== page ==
This is because international remote working comes with a host of tax, legal, employment and wider compliance risks. So, how can you implement such a policy without such a significant burden?
International Tax Risks of Remote Working
One of the biggest challenges of remote working is the issue of international taxes.
Some of the key points include:
- Permanent Establishment (PE) Risk:
If an employee works remotely in a foreign country for an extended period, it can create a risk of the employer having a Permanent Establishment in that country. This can trigger tax obligations such as corporate income tax, withholding tax, and social security contributions.
- Double Taxation Risk:
Remote workers may be subject to tax in multiple jurisdictions, which can lead to double taxation. For example, an employee who is a tax resident in one country but is working remotely in another country may be subject to tax in both countries on their income. This can result in a higher tax burden and can create compliance challenges for both the employee and employer.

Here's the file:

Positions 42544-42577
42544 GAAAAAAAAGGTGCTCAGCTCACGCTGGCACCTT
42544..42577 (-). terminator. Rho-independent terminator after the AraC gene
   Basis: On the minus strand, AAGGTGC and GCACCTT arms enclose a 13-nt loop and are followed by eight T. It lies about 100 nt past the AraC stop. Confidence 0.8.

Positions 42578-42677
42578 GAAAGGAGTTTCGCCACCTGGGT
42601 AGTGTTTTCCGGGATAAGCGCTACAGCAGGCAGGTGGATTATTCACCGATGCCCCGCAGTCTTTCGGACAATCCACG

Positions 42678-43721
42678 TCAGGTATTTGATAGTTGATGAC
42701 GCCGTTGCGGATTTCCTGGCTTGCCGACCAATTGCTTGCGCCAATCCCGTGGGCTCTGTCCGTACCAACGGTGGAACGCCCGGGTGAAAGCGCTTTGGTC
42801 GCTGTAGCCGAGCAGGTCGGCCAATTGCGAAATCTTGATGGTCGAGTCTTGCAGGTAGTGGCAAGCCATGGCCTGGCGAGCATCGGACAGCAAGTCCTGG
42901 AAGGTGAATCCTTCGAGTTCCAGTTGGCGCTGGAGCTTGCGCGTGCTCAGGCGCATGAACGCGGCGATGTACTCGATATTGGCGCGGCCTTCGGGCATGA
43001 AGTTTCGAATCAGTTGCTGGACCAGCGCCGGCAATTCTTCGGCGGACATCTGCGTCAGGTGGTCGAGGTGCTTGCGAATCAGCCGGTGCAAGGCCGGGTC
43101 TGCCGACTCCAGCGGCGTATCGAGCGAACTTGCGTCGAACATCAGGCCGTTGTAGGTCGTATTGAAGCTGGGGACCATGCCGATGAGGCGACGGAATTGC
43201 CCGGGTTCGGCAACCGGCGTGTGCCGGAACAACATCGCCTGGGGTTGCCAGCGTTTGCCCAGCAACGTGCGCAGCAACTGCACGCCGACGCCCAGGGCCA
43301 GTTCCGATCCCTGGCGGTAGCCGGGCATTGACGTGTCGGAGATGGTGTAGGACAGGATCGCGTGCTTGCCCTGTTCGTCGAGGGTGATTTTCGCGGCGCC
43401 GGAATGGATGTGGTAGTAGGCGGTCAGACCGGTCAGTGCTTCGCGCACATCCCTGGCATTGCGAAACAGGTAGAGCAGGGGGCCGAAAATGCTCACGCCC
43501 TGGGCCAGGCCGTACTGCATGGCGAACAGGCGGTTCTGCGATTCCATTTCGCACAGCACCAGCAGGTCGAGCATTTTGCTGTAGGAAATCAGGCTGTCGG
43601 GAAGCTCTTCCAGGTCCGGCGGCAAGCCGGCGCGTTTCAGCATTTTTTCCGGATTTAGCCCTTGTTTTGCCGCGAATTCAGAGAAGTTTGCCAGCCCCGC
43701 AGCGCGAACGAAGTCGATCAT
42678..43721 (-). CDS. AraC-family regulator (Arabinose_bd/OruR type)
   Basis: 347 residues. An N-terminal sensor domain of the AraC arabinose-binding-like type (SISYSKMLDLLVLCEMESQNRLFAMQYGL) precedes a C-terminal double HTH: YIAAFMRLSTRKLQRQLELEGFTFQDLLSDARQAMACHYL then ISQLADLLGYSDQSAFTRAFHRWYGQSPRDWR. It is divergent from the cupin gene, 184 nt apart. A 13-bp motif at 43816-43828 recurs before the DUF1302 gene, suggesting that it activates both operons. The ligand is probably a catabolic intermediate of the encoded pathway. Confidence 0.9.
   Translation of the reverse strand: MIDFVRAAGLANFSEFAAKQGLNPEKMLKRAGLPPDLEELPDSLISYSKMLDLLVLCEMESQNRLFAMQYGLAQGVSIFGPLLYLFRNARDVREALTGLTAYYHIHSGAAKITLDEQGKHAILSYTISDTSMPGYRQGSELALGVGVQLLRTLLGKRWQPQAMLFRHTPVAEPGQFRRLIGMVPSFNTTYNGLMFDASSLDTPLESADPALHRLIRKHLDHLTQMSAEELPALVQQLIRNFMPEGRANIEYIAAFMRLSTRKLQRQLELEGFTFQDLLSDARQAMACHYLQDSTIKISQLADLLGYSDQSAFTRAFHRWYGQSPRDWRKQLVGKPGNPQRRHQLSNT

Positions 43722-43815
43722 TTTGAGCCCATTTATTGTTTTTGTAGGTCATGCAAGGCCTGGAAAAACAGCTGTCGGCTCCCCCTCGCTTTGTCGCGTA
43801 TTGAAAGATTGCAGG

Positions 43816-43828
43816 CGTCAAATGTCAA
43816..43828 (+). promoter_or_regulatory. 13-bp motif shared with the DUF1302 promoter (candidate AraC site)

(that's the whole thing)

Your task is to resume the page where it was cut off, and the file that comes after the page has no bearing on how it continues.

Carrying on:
- Compliance Risk:
Remote workers may be subject to different tax laws, regulations, and reporting requirements in the countries where they are working. This can create compliance risks for employees and employers, who may be required to register with tax authorities, file tax returns, and pay taxes in those countries.
- Transfer Pricing Risk:
Remote working can also create transfer pricing risks, which arise when related parties (such as an employer and an employee) engage in cross-border transactions. Transfer pricing rules require that these transactions be conducted at arm’s length, and if they are not, it can result in additional tax liabilities, penalties, and interest charges.